Monday, August 20, 2012

Consuming the Rage

When I was in the hospital, when the time had passed and it finally occurred to me just what I had lost, That was when the rage theatened to consume me.

Gone, it was all gone. Everything that had made up what I considered the best part of me, everything that was my reason for living, was just gone. I remained, seemingly only to bear witness to the fact that I was gone.

Betrayed! I was betrayed by life and fate. I was berthed and burdened by fate. I became my rage and I became my betrayal. The hatred blackened my heart until I could feel it no more. And then I reached a point where I had absolutely no capacity for any more hatred.

My hatred had burned white hot as it concentrated within me. My whole universe of anger focused to a point so intense that it exploded out from my very core. It washed over me and it flooded my hospital room. It knocked everything off the tables and buried them against the wall. Then it burned the paint off the wall and exploded out the window. I was left laying still and empty and weak in my bed.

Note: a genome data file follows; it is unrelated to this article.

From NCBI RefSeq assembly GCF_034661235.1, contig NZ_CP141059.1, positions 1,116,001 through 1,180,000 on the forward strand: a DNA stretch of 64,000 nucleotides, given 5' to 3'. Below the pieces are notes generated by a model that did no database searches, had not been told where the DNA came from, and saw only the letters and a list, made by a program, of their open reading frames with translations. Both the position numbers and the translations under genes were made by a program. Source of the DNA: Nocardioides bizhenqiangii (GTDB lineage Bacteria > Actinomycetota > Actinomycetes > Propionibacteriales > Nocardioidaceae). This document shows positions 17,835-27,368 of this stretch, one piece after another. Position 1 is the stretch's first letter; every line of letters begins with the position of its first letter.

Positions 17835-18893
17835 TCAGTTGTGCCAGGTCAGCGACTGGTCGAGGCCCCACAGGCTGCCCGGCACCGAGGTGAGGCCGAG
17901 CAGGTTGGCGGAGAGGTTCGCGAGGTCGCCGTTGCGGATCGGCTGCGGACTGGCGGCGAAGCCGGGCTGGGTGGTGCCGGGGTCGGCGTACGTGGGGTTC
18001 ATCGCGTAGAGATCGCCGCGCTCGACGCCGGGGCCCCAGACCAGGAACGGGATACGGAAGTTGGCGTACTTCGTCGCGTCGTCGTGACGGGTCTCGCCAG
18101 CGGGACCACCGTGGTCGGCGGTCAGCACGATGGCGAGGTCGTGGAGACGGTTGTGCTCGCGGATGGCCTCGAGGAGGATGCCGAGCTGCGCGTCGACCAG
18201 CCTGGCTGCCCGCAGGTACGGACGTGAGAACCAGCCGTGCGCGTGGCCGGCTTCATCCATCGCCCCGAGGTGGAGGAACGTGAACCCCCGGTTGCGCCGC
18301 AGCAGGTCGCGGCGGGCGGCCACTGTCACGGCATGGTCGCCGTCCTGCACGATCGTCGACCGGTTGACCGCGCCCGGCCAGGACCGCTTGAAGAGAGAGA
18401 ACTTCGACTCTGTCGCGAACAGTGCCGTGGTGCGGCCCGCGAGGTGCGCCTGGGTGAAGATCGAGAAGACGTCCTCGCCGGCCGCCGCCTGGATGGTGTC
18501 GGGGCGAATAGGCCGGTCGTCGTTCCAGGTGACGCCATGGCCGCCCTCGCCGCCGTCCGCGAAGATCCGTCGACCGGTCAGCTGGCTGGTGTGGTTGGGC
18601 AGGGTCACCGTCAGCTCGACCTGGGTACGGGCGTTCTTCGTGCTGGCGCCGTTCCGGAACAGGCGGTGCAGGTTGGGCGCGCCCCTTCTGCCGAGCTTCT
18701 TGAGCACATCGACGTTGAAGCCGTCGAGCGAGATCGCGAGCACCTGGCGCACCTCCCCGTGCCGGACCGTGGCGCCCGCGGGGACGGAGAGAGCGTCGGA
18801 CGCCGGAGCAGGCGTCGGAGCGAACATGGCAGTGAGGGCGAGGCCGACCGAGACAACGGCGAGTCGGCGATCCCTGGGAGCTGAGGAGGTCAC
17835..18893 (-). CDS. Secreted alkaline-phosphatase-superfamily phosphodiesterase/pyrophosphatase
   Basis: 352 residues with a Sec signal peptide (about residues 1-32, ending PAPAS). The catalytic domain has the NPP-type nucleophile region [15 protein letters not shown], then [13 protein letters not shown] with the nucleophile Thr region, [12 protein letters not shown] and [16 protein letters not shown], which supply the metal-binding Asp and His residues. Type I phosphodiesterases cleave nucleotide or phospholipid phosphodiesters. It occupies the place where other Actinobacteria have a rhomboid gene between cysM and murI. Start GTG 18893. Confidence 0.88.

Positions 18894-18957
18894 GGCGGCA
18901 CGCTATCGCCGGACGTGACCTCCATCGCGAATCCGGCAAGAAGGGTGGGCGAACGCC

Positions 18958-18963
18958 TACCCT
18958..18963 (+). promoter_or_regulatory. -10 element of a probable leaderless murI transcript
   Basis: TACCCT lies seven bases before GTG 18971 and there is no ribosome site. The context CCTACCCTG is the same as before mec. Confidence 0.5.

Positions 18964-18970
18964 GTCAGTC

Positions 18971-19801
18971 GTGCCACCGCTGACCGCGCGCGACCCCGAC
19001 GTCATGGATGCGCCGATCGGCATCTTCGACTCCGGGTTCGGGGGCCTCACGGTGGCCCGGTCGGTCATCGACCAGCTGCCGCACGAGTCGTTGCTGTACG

As suddenly as it exploded, it was gone. Empty, bereft, and alone, I lay there, and I surrendered. I could not take it anymore. I had no more capacity for hatred. It was like my great lungs of hatred were emptied and I drew in a deep sweet breath of grace.

If forgave myself, then I could forgive fate, and then I could forgive everyone. What else could I do?

In surrender, I had found Epic Grace.

Tuesday, August 14, 2012

Brain Injury and Marriage

            Relationships and marriage can be difficult for anybody, which means with brain injury they can be exceptionally tough. I was engaged to be married at the time of my accident in January of 1989. After I came out of my coma we had to decide whether or not to continue with our June wedding as planned and risk forfeiting our deposits, or to put it off for another year.

            Against the advice of many, we decided to go for it. All my wife had to do was work full time, pay the bills, and plan a wedding for two hundred, as well as take care of me. I had to learn how to walk so I could make it down the aisle. In the end I did my part and my wife did hers.